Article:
A hacked web site: how to (quickly) professionally diagnose it

Webmasters should be jealous of their own web site; regardless it is a little one or a huge site.

After all, all the time spent on designing and creating the template, than in creating valuable asset for the users, cannot really be estimated in monetary figures if this is not a business site with a project, a deadline and a budget already in place.

And guess what? It is horrible to discover that the site where you invested an incredible amount of hours is not even indexed on the search engine because it seeds malware or serving a cloaked version of your pages.

Hackers can use deceitful techniques to mask their shady tentative to make money using your site. This can take out in many forms like:

  1. Hidden text (very old fashioned) but still common;
  2. A cloaked version of your page; you see your site, search engines something different;
  3. Embedded code from third party sites;
  4. Inclusions of malware or script to render unexpected things;
  5. Redirect to other sites, either random or the same one;
  6. Perform actions on a specific moment of the day

So what should you do to diagnose your hacked site?

RULE NUMBER ONE: Do not open your site!

Chances are that a compromised site has been quickly identified as such and an online service has already classified it thus making your browser showing one of those intimidating warnings that should let ring a bell on top of your head.

malware site

By keep going and connecting to your site you will help the malware proliferate on the net as you suddenly become a healthy carrier.

RULE NUMBER TWO: Investigate with a pool of online tools

There are many sites that can help you discover whether a site has been compromised and what sort of damage they got.

For instance, I do often run parallel checks using both sucuri.net as well as the Google Safe Browsing service.

Both the above don’t require you to have an account with the specified service.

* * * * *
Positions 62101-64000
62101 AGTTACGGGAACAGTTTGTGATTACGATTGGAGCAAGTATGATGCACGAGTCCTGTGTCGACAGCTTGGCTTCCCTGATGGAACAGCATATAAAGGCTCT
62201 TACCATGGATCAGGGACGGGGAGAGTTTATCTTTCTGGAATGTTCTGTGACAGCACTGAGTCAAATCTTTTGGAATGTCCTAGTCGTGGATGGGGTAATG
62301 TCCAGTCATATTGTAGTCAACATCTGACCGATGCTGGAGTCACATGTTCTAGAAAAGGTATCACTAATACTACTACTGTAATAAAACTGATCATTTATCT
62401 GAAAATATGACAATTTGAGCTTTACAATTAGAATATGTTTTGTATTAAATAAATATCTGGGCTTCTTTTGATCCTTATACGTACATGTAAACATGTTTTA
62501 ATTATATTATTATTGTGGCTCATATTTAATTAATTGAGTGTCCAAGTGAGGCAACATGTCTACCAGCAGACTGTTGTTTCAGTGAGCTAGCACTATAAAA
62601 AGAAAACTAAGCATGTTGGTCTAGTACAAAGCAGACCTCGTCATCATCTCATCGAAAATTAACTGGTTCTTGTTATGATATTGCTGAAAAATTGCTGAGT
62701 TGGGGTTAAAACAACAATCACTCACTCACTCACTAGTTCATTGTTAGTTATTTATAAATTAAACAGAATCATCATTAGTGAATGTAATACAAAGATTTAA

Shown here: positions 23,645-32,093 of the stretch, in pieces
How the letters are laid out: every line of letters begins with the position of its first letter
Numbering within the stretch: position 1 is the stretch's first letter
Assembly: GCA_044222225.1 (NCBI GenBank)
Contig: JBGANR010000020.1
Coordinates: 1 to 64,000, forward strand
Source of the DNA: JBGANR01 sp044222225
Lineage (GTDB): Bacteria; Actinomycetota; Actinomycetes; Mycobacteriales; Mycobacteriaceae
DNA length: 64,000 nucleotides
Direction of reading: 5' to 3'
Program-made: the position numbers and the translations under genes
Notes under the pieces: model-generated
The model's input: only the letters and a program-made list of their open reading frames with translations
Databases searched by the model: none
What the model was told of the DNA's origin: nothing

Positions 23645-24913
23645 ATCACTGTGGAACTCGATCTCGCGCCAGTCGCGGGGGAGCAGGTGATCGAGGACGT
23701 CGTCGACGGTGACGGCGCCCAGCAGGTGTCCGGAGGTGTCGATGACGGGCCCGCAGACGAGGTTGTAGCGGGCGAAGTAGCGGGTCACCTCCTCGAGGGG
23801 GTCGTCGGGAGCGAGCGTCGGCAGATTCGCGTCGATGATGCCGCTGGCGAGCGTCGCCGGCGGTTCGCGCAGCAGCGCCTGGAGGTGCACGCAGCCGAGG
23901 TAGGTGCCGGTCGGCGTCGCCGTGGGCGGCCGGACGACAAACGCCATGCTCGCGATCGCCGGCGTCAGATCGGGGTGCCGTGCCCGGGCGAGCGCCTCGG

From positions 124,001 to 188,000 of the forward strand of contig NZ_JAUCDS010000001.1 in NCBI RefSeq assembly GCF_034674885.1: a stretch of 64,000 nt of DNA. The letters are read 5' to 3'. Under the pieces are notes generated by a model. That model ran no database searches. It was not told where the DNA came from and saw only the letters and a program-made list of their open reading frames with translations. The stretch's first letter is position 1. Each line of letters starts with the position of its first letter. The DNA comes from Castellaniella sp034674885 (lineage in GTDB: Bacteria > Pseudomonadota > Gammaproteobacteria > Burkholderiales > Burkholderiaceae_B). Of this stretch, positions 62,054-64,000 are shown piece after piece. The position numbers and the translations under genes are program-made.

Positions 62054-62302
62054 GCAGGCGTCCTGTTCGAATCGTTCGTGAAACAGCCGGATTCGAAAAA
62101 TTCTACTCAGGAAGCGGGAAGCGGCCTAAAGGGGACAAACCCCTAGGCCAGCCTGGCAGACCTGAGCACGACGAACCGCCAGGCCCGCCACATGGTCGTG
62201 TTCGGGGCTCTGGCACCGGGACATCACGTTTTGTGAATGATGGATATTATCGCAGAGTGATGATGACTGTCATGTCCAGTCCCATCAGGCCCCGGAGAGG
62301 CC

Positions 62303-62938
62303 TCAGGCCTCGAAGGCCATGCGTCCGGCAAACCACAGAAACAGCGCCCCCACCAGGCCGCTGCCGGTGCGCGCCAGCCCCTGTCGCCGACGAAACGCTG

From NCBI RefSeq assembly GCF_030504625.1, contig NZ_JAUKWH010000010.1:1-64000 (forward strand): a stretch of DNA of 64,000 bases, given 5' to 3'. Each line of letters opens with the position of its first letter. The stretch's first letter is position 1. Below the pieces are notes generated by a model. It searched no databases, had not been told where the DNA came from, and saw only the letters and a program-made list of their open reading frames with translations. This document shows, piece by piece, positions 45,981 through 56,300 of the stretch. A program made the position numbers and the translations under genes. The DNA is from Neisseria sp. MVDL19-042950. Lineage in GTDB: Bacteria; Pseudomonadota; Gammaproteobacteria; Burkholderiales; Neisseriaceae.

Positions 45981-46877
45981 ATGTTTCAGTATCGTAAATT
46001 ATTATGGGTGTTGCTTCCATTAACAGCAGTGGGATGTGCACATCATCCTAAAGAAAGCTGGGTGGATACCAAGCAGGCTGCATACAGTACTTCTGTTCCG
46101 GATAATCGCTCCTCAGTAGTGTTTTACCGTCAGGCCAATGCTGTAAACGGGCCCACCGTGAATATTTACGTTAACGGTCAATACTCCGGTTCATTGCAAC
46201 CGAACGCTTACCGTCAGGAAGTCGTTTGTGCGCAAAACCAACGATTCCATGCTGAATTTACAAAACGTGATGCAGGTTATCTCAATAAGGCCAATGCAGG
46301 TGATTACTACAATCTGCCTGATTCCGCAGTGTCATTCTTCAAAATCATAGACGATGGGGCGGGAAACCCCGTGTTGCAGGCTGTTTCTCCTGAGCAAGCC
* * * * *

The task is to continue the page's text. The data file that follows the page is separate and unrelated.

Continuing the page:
If those tools are not revealing anything, in this circumstance you have to move next.

The best alternative is to have a look at your webmaster tools, either Google or Bing. Both of these are normally sending you an email if your site is verified and you have configured them to send you over relevant emails as soon as circumstances change (so it’s not just about malware and spam).

For instance the “Fetch the page as Google” is useful to see what Google sees when it crawls the page; querying the cache of search engines (assuming you haven’t block it at all) it may work as well.

RULE NUMBER THREE: Investigate with a pool of offline tools

Perhaps offline it’s not the best word ever in this circumstance, as you still need to be connected to Internet, unless you have dumped your site for checking it with an Antivirus (assuming the one you will be using is able to check for specific coding patterns).

So I will limit my “offline” verification to just a couple of tests that can be performed with a command called cURL (natively available in *nix system, and available to download for Windows).

The first method is to check the headers of your site (or page) by typing the following:

cURL –I http://www.mysite.org

This will allow seeing the server response and checking whether something has changed on your .htaccess file; for instance there could be a hidden redirect.

 curl The second test is to dump a specific file to your hard disk, to further investigate into the source code. Once again, do not open in your browser, because it would be almost the same of running the code on your site.

In order to perform this operation, the command to use is cURL –O URL

where you have to replace URL with the full URI you want to download whilst ensuring the o to be UPPERCASE, unless you want to rename the file in which case the lowercase version will be fine.

I hope you have found this article useful for your web site maintenance and I look forward to reading your commentaries.